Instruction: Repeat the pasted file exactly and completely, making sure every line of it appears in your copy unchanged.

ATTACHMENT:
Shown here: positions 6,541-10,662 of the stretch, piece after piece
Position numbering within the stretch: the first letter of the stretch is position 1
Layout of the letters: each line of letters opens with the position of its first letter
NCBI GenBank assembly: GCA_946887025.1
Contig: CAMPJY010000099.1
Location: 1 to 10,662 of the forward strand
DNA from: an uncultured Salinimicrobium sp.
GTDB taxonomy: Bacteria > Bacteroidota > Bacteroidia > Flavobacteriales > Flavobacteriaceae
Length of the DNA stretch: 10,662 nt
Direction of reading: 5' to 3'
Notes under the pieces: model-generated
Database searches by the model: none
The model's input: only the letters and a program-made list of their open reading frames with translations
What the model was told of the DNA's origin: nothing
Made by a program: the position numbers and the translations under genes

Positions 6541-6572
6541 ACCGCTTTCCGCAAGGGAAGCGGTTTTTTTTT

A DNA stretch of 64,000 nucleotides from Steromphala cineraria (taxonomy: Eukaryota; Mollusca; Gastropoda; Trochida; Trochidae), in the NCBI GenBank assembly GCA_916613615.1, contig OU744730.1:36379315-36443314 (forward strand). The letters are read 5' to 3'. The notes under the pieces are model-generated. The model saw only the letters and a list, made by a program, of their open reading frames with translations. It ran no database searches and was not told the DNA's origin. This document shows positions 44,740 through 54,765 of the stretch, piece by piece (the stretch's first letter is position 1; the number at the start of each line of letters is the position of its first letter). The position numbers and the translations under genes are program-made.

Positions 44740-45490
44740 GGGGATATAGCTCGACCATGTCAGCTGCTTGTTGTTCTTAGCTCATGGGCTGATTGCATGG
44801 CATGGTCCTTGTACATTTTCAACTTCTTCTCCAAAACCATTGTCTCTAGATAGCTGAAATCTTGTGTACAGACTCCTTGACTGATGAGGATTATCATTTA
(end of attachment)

Shown here: positions 6,541-10,662 of the stretch, piece after piece
Position numbering within the stretch: the first letter of the stretch is position 1
Layout of the letters: each line of letters opens with the position of its first letter
NCBI GenBank assembly: GCA_946887025.1
Contig: CAMPJY010000099.1
Location: 1 to 10,662 of the forward strand
DNA from: an uncultured Salinimicrobium sp.
GTDB taxonomy: Bacteria > Bacteroidota > Bacteroidia > Flavobacteriales > Flavobacteriaceae
Length of the DNA stretch: 10,662 nt
Direction of reading: 5' to 3'
Notes under the pieces: model-generated
Database searches by the model: none
The model's input: only the letters and a program-made list of their open reading frames with translations
What the model was told of the DNA's origin: nothing
Made by a program: the position numbers and the translations under genes

Positions 6541-6572
6541 ACCGCTTTCCGCAAGGGAAGCGGTTTTTTTTT

A DNA stretch of 64,000 nucleotides from Steromphala cineraria (taxonomy: Eukaryota; Mollusca; Gastropoda; Trochida; Trochidae), in the NCBI GenBank assembly GCA_916613615.1, contig OU744730.1:36379315-36443314 (forward strand). The letters are read 5' to 3'. The notes under the pieces are model-generated. The model saw only the letters and a list, made by a program, of their open reading frames with translations. It ran no database searches and was not told the DNA's origin. This document shows positions 44,740 through 54,765 of the stretch, piece by piece (the stretch's first letter is position 1; the number at the start of each line of letters is the position of its first letter). The position numbers and the translations under genes are program-made.

Positions 44740-45490
44740 GGGGATATAGCTCGACCATGTCAGCTGCTTGTTGTTCTTAGCTCATGGGCTGATTGCATGG
44801 CATGGTCCTTGTACATTTTCAACTTCTTCTCCAAAACCATTGTCTCTAGATAGCTGAAATCTTGTGTACAGACTCCTTGACTGATGAGGATTATCATTTA